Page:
“If a man wants to read good books, he must make a point of avoiding bad ones; for life is short, and time and energy limited.”
I gave up “blooks”, books based on blogs, for Lent, but I made an exception for Tolstoy and the Purple Chair , a memoir of reading a book a day for a year. I simply can’t resist the temptation of reading books about reading books. After losing her beloved sister to cancer, Nina Sankovitch filled her life with activities to escape her grief. After three years of incessant activity she finally stopped, sat down and read a book a day. She discovered that reading is the perfect therapy and that “great good comes from reading great books”. Her blog “ReadAllDay” is illustrated with cozy photos of the author reading mostly “en plein air” and occasionally in the eponymous purple chair or on a sofa.
The shots remind me of the Globe & Mail column “My books my place” which features artists and writers reading in their favourite spots from penthouse condos to canoe docks.
I wanted to know how Nina found the time to read. It turns out that besides having a supportive family (she lives with 4 boys and a husband who helped with the cooking and cleaning) she took a year off and read books that were no more than 300 pages long. Short of taking a sabbatical or playing hooky, here are some tips on how to eke out more reading time:
Stop watching those tedious reality shows. You’ll get back so much more than those empty pop culture calories watching the endless mock crises of the Kardashian family.
Read alongside your child while he/she does homework. Not only are you modeling a love of books but you provide a comforting presence. A school guidance counselor passed along this invaluable advice.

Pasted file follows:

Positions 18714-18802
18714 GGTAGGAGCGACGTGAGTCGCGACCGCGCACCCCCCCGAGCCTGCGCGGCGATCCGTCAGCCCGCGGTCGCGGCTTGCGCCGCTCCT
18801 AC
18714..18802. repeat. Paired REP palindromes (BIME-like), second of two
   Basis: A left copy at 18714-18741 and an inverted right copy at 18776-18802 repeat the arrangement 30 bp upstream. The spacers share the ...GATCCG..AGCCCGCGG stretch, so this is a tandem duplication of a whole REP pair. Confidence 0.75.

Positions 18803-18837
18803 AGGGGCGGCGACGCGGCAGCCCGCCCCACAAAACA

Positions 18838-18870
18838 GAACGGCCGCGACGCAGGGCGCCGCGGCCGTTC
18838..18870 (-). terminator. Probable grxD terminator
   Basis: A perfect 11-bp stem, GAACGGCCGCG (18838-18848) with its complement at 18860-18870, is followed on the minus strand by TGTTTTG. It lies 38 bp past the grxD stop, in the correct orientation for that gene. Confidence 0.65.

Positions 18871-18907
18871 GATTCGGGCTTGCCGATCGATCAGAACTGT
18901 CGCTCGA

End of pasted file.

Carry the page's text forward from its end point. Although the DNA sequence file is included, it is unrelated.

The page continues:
Always carry a slim volume of poems for those periods of time waiting in line at the grocery store or dentist’s office.
Get up early and read with your morning croissant and bowl of café au lait in the coffee shop before work – so European.
Listen to audio books in the car or on your iPod on the bus on the morning commute. Download them for free from OverDrive. If you are lucky enough to own an ereader you can download eBooks as well.
Look for inspiration from others who have taken the challenge to read daily:
The Reading Promise is the story of a girl and her father who made a promise to read aloud together for 100 consecutive nights. The ritual helped to form a powerful parent-child bond and continued until the author entered college. To start your own “reading streak”, read her blog readingpromise.com
Book Ends: A Year Between the Covers takes you on a delightful journey in which the author relates her reactions to 124 books read in a year.
So Many Books, So Little Time chronicles a readaholic’s year spent reading and the surprises it brought.
Which book will you choose to begin your year of reading and where will you read it?